Most people in India earn a livelihood by working for an income. They work for one employer or many, or as self employed or own account workers or as contract workers, home-based workers etc. in every sector in the economy. The informal sector is economic activity that is neither taxed nor monitored by a government; and is not included in that government's Gross National Product (GNP); as opposed to a formal economy. Although the informal economy is often associated with developing countries-where up to 60% of the labor force (with as much 40% of GDP) works, all economic systems contain an informal economy in some proportion.


Share in national income


The Non-Corporate or unincorporated sector constitutes largest portion of the economy in terms of value addition, savings, investments etc. The share of corporate sector is around 12-14 percent in our national income while that of unincorporated [non-corporate] or Bhagidari sector is more than 30 percent. In the case of United States, the share of corporate business is nearly 70 percent.


Even in manufacturing activity the share of non-corporate sector is nearly 40 percent if we consider the unregistered manufacturing group (fully non-corporate sector) plus the partnership proprietorship groups in the registered manufacturing group.


The non-corporate forms of organisations are major players in such activities as manufacturing, construction, transport, trade, hotels and restaurants, and business and personal services.


The informal sector plays a significant role in the economy in terms of employment opportunities and poverty alleviation. This sector generates income-earning opportunities for a large number of people. In India, a large section of the total workforce is still in the informal sector, which contributes a sizeable portion of the country's net domestic product.


The unorganised sector has a crucial role in our economy in terms of employment and its contribution to the National Domestic Product, savings and capital formation.


Generally, all enterprises which are either registered or come under the purview of any one of the acts like the Indian Factories Act 1948, Mines and Minerals (Regulation and Development) Act, 1957, the Company Law, the Central/State Sales Tax Acts, the Shops and Establishment Acts of the State governments, are defined as part of the organized sector. Also included are all government companies, departmental enterprises and public sector corporations.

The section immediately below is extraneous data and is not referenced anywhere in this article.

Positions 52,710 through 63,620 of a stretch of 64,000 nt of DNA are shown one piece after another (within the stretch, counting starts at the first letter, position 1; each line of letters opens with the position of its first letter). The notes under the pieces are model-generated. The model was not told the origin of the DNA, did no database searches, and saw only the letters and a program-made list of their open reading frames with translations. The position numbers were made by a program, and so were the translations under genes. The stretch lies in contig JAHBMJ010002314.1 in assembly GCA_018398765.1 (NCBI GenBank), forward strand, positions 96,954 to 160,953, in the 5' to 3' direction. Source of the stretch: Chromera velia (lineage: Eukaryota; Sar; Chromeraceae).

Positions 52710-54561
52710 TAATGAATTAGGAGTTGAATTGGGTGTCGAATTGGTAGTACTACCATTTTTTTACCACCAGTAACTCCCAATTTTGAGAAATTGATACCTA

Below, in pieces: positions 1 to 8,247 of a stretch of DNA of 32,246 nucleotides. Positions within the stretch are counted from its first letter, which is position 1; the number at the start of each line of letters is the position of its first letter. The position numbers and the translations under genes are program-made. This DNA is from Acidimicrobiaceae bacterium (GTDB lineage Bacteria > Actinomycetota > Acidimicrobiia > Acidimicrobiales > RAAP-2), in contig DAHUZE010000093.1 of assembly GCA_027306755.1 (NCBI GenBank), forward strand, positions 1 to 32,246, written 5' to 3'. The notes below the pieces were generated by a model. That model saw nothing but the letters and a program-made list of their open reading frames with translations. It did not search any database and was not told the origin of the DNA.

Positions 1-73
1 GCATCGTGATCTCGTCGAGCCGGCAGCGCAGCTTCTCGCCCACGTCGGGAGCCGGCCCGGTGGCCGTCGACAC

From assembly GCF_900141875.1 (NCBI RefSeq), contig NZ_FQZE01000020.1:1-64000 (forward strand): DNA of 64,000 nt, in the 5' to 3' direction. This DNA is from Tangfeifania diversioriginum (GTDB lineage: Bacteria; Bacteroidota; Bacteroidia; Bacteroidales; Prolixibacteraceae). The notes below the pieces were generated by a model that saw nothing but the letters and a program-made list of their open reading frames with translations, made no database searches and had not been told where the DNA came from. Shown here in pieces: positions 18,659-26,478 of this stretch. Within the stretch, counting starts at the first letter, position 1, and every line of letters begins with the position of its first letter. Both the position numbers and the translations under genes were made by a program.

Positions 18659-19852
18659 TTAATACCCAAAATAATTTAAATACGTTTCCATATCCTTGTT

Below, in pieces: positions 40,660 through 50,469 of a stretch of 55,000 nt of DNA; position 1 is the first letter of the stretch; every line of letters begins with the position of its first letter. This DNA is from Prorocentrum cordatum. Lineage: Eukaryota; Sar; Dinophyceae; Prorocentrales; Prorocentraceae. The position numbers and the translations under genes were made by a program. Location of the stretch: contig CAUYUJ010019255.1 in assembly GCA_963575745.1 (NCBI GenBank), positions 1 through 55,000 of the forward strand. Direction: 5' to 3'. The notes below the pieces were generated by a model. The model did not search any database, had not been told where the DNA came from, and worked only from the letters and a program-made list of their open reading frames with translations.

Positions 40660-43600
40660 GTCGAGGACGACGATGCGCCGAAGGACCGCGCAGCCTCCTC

"Similarly, forestry, irrigation works, plantations, recognised educational institutions, and hospitals which are registered as non-profit making bodies are also classified as organised sector...all unincorporated enterprises and household industries which are not regulated by any acts of the above mentioned type and which do not maintain any annual reports presenting the profit and the loss and balance sheets are classified as unorganized" (National Accounts Statistics- NAS 1980: pp 69).


A partnership firm may, thus, be grouped under the 'organised sector' if it was covered under any of the statutes mentioned and if it maintained annual accounts. Otherwise it would be classified under the 'unorganised sector'. Thus, non-corporate enterprises can figure under either of the two (organised and unorganised) sectors in the national income classification.


The unincorporated or non-corporate sector has the largest share of national income, manufacturing activities, services, savings, investment, taxes, credit market, employment, forex earnings, etc. Yet it is little understood, dismissed as 'un-organised', 'informal' or 'residual' sector. It is important that the nature and role of this sector are explored to see how it impacts the economy, says R. Vaidyanathan.